Employers are entitled to require employees to visit in-house occupational health department physicians to obtain reasonably necessary medical information if that right is provided for in the collective agreement. This was confirmed in Rio Tinto Alcan Inc (RTA) v UNIFOR, Local 2301 (Medical Information Grievance) when the arbitrator found that the employer had not violated employee privacy rights when it required employees to visit in-house occupational health department physicians to confirm eligibility for wage loss protection benefits.
RTA operates a safety-sensitive aluminium smelter in Kitimat, British Columbia. Article 37 of its collective agreement with UNIFOR, Local 2301 provides that the Kitimat works disability indemnity plan reflects the parties' agreement that RTA will provide wage loss protection to eligible employees who are absent from work due to non-work related illness or injury.
RTA provides medical and health services to its employees through its occupational health department (OHD). Eligibility for disability indemnity plan benefits requires that an employee visit a physician within five days of the start of a disability and return a completed physician's report to the OHD, which makes the final determination on whether the employee is disabled from performing their regular job duties.
The union filed a policy grievance and three individual grievances alleging that RTA had breached Article 37.10 of the collective agreement by requiring employees in receipt of disability indemnity plan benefits to undergo a consultation and examination by an RTA physician.
Article 37.10(a) provides that:
"The Company reserves the right to have the employee examined by a physician of its choice. The decision of the Company's Occupational Health Department (in consultation with your attending physician) regarding whether an employee is disabled is final."
The union argued that RTA's actions constituted arbitrary intrusions on employees' privacy. It submitted that RTA unreasonably asked employees to see an OHD physician and then used that opportunity to examine the employees' medical files.
The arbitrator ruled in favour of RTA. He found that the practices and policies relating to the operation of the OHD and its functioning did not result in an unreasonable intrusion on employee privacy rights. An employer has a right to ensure that employees are absent from work for legitimate reasons only, and is entitled to sufficient information necessary to facilitate the early, safe return to work of injured or ill employees. The employee is obliged to provide such information.
The arbitrator explained that the parties had negotiated a comprehensive scheme in the collective agreement to ensure the continuity of earnings for employees who are unable to work due to non-work related illness or injury, and the eligibility requirements.
The arbitrator was satisfied that most disability indemnity plan claims are accepted by the OHD based on the information contained in the physician's report. Accordingly, OHD physicians see only a small number of ill or injured employees. A decision by the OHD to schedule an appointment is often the result of a treating physician couching a medical restriction in terms of an accommodation, which requires clarification. On rare occasions, an RTA manager may refer an employee to the OHD in the context of a workplace injury or where potential accommodation issues are identified. The arbitrator found that OHD follow-up in these circumstances is not an unreasonable intrusion on privacy rights.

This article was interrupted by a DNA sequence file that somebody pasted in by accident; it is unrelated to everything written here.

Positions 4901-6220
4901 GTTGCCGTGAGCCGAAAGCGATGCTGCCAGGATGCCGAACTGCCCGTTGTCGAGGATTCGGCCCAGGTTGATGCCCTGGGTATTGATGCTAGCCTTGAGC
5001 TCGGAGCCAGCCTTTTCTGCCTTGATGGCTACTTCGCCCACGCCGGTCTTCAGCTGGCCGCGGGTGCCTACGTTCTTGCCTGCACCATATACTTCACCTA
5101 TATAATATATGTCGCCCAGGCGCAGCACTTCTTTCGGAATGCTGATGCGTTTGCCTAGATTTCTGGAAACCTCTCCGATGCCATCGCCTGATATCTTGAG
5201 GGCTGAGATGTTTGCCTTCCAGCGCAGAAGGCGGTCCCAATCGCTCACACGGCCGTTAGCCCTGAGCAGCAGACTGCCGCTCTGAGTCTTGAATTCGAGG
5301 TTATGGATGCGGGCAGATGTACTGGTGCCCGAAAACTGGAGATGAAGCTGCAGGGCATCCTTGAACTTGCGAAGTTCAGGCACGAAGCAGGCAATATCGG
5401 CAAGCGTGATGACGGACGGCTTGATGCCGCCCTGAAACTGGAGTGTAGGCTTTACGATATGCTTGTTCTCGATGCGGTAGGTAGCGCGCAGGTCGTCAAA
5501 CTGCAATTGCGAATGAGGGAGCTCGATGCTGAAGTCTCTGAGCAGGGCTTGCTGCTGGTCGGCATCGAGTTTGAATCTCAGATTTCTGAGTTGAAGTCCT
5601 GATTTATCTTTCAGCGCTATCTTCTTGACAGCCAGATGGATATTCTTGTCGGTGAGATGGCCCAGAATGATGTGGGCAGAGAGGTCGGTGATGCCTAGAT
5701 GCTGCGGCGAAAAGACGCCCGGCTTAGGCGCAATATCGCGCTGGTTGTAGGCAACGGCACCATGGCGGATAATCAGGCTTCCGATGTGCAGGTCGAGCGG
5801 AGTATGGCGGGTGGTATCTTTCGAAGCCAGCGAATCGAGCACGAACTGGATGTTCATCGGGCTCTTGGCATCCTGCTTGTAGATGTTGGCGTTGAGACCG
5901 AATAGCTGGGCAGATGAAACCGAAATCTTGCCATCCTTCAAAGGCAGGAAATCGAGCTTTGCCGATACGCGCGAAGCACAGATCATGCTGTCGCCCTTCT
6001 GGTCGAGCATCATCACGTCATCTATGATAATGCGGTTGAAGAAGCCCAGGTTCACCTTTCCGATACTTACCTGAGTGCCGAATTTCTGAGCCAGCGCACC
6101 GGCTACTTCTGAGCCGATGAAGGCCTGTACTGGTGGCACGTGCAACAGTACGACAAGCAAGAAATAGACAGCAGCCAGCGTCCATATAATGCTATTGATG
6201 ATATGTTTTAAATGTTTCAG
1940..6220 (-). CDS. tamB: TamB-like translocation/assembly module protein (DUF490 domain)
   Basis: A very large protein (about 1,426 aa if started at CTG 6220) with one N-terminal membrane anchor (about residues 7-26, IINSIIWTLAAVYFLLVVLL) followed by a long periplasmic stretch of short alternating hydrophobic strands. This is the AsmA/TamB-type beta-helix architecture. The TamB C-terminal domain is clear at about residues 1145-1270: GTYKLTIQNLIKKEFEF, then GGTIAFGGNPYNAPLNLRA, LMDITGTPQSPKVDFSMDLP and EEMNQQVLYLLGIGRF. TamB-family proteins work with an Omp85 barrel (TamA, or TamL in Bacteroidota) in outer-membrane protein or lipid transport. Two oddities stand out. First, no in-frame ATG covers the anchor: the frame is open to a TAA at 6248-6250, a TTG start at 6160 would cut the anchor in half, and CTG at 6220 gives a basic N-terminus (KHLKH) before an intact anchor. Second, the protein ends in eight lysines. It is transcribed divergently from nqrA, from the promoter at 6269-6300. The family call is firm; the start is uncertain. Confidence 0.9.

Article 37.10(a) of the collective agreement gives the employer the right to refer an employee to a physician of its choosing and there was no dispute that this generally means the OHD physician, which has been the accepted practice for more than 30 years. However, where the OHD physician has reasonable grounds to believe that more information or a specialist opinion would be helpful, they can expedite referrals to medical specialists. The arbitrator found that these referrals do not constitute an unreasonable intrusion into employee privacy rights.
The decision recognises that an employer will not intrude on employee privacy rights by requiring employees to be examined by a physician of its choice where that right was negotiated in the collective agreement. It also recognises an employer's right to seek reasonably necessary medical information to ensure that employees are absent from work for legitimate reasons only, and to facilitate their return to work. In-house OHDs can be a valuable tool for employers to learn important medical information about their employees without infringing on privacy rights.
For further information on this topic please contact Kevin P O'Neill or Matthew Allard at Fasken by telephone (+1 604 631 3131) or email (email@example.com or firstname.lastname@example.org). The Fasken website can be accessed at www.fasken.com.
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